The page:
Behind the Log: A Characterization Workflow Designed for Improved Learning Curves
Consistency and repeatability drive predictability. While each shale is unique, a standard interpretation approach regarding data quality and data analysis will be shown to provide production correlated results. First, a petrophysics approach which incorporates XRD and XRF data combined with MICP to estimate mineralogy and clay types. The clay volume comes from triple combo data. TOC and fluid properties come from known equations for logs. Both of these data types are combined into a solution for clay volume, TOC, porosity, water, and hydrocarbon. Then organic components are added to yield the total hydrocarbon. It will be shown that petrophysics alone do not dictate production; maturity is required as well. To be discussed is an example from the Midland Basin where logs indicate significant hydrocarbon, but the wells do not flow according to the in-place values. RTA and 3D simulation suggest the wells should be economic, but they do not produce as expected. Thermal maturity is the missing piece in the puzzle Another example will be provided which highlights the dangers of simple single phase volumetrics. GORs have been shown to increase with time in a number of plays and the corresponding production profiles are impacted. Lastly, mature hydrocarbon in-place seems to be the primary driver behind plays in the US today. However, in-place volumes alone do not correlate to economics. A density of hydrocarbons or hydrocarbon concentration is actually a large driver as the wells access vertical volumes which do not connect in the way a conventional reservoir might. They are only connected via hydraulic fractures so in-place volumes are never drained without a flow path to the well.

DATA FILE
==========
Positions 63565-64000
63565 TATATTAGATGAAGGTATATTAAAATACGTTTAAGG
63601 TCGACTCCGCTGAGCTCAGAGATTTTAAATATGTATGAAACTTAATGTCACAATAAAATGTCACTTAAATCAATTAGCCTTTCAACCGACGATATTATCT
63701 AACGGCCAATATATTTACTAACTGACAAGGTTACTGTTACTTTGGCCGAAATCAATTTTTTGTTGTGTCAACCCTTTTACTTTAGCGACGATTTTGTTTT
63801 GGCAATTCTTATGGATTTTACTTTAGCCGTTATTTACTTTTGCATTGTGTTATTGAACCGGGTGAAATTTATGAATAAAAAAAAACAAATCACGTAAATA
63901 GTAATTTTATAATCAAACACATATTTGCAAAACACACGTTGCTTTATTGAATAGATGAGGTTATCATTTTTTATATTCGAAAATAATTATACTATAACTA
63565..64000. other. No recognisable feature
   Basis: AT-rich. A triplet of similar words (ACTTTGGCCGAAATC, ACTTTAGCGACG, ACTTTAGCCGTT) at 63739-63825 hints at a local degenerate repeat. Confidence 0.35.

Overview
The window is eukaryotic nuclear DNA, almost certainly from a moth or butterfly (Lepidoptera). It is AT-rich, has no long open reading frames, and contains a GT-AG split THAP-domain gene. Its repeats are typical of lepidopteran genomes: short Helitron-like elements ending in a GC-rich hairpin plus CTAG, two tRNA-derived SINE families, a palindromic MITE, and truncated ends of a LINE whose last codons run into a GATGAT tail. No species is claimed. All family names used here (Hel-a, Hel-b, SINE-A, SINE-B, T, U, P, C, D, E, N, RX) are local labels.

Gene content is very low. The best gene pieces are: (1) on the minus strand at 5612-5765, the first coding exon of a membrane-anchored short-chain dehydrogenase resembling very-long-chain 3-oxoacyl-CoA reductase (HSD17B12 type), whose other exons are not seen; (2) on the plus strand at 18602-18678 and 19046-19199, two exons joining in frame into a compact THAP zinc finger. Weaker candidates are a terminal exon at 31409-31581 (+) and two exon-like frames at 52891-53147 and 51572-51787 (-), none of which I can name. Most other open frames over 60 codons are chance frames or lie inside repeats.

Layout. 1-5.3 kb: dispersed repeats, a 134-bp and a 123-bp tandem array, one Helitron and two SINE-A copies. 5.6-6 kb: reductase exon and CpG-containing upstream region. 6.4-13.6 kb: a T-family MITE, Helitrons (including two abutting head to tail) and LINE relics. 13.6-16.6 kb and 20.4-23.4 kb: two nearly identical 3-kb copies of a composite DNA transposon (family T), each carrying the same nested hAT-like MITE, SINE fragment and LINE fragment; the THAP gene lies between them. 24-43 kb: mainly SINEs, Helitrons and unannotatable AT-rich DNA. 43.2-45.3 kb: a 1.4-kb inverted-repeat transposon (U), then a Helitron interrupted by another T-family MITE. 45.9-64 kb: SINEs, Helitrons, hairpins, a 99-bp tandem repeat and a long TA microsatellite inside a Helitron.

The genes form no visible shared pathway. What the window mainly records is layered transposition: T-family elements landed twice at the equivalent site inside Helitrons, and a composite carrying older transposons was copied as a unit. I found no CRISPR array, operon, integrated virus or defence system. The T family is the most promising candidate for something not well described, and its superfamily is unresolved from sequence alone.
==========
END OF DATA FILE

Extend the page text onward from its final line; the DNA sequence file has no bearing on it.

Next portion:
AAPG Datapages/Search and Discovery Article #90333©2018 AAPG Middle East Region, Shale Gas Evolution Symposium, Manama, Bahrain, December 11-13, 2018